JavaFX Menus

May 13, 2010

I knew those JavaFX menus looked familiar!

1Password is indispensable

December 14, 2009

1Password is an absolutely indispensable tool. My family is currently in the process of moving, so we had to pack up all our paper work. I needed a way to securely store my account numbers, logins and serial numbers so that I would have access to that info during the move — I went searching for a tool. 1Password was by far the front runner in my search. It is the most polished of the apps I came across, it is super secure and they’ve just released a fresh 3.0 version.

1Password wouldn’t be of much use if you couldn’t access your info from any computer with zero configuration. Fortunately, they integrate perfectly with Dropbox, so setting up 1Password on all your computers to point to the same data is a cinch.

In the Getting Things Done ethos, 1Password will help you get your info out of your head and into a secure tool. You’ll never have to click an “I forgot my password” link again!

Heading to Apple

December 4, 2009

Big news! I’ve accepted a job at Apple and will be starting there on Monday, December 7th, 2009. This is an absolutely fantastic opportunity and I am very much looking forward to contributing to the Mac platform. I don’t yet know what this will mean for Mac Widgets for Java or this blog, but I’ll keep you posted.

As promised, here is the code to create the iTunes navigation header button. It’s not a perfect replica, but it’s as close as is practical.

iTunes uses hand drawn artwork, which is not easy to replicate in code. The inner shadows, for example, are simulated in the my code and look decent, but are not a perfect facsimile of the original. These subtle details are almost invisible when you look at the component, but without these details, the component looks cheap and amateurish.

Some highlights of what’s going on in the code:

  • Inner shadow simulation on the left, top and bottom sides of the selected button.
  • Upward pointing shadow under the text.

See the comments in the code provide further explanation of these items. To actually create the iTunes navigation header component, you can adapt the code from my last post, with TriAreaComponent.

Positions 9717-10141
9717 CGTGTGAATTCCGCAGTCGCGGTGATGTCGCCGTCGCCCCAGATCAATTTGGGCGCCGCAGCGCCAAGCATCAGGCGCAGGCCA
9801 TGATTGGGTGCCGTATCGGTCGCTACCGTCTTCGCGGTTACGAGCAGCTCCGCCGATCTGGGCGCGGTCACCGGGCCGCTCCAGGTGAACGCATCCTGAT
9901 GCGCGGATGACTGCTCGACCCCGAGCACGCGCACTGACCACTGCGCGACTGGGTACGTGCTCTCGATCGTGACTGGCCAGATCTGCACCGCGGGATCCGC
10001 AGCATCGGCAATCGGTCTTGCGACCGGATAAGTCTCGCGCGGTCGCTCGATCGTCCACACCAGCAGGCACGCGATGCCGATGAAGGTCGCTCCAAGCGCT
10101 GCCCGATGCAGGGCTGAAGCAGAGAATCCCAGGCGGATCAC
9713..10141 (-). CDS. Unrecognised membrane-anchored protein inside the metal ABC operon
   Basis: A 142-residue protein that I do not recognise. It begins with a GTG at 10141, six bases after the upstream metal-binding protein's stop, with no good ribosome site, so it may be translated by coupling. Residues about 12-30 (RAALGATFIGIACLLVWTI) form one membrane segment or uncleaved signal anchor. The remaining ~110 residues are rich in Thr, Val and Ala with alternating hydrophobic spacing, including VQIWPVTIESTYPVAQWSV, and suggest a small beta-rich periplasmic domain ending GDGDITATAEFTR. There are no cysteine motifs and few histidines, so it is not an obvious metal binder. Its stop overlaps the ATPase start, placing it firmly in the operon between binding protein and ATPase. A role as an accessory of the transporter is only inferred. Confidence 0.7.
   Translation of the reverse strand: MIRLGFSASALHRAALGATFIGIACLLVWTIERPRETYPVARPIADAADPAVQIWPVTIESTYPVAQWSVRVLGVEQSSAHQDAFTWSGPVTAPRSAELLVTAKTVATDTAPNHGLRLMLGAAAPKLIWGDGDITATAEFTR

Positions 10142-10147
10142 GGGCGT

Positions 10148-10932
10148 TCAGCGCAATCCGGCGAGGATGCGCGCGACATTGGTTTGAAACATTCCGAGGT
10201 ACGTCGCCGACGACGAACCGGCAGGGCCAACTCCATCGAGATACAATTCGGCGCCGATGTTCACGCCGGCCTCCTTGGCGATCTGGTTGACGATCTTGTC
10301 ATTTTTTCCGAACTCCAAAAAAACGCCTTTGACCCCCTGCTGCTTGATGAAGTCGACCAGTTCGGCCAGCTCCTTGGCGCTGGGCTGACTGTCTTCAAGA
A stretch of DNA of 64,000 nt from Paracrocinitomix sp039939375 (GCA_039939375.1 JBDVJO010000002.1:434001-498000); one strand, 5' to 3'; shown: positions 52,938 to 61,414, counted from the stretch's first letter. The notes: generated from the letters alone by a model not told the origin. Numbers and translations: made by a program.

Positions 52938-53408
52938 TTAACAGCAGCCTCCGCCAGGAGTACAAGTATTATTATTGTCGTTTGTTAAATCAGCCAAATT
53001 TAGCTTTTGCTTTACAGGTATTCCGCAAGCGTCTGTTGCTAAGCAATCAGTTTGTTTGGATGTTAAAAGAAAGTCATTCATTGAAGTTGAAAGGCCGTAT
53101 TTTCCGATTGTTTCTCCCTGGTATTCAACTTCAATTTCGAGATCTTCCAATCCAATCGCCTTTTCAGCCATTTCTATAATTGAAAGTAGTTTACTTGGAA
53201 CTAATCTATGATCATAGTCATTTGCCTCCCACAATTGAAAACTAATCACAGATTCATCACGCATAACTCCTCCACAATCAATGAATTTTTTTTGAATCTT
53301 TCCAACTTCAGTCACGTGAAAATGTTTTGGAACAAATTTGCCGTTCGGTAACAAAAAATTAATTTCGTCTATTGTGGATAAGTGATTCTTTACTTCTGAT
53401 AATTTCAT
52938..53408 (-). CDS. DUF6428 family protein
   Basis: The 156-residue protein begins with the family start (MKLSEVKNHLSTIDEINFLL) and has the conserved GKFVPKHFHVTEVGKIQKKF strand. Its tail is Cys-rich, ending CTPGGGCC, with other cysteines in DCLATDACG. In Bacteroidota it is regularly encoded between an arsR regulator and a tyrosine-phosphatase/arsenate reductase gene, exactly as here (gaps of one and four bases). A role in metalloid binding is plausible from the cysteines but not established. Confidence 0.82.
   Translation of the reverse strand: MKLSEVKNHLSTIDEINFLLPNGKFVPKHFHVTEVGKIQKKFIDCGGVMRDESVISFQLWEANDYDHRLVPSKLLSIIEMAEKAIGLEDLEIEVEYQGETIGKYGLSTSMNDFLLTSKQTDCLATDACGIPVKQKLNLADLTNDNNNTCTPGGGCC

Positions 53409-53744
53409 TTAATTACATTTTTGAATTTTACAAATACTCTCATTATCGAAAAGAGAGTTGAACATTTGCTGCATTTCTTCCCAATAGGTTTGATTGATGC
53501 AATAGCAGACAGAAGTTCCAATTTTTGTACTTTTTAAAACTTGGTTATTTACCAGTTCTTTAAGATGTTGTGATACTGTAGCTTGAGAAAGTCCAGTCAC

public class ITunesHeaderButtonUI extends BasicButtonUI {

    private static Color TEXT_COLOR = Color.WHITE;
    private static Color TEXT_SHADOW_COLOR = Color.BLACK;

    // the gradient colors for when the button is selected.
    private static Color SELECTED_BACKGROUND_COLOR_1 = new Color(0x141414);
    private static Color SELECTED_BACKGROUND_COLOR_2 = new Color(0x1e1e1e);
    private static Color SELECTED_BACKGROUND_COLOR_3 = new Color(0x191919);
    private static Color SELECTED_BACKGROUND_COLOR_4 = new Color(0x1e1e1e);

    // the border colors for the button.
    private static Color SELECTED_TOP_BORDER = new Color(0x030303);
    private static Color SELECTED_BOTTOM_BORDER = new Color(0x292929);

    // the border colors between buttons.
    private static Color LEFT_BORDER = new Color(255,255,255,21);
    private static Color RIGHT_BORDER = new Color(0,0,0,125);

    private static final Color SELECTED_INNER_SHADOW_COLOR_1 = new Color(0x161616);
    private static final Color SELECTED_INNER_SHADOW_COLOR_2 = new Color(0x171717);
    private static final Color SELECTED_INNER_SHADOW_COLOR_3 = new Color(0x191919);

    protected void installDefaults(AbstractButton button) {
        button.setBackground(new Color(0,0,0,0));

    public void paint(Graphics g, JComponent c) {
        // if the button is selected, paint the special background now.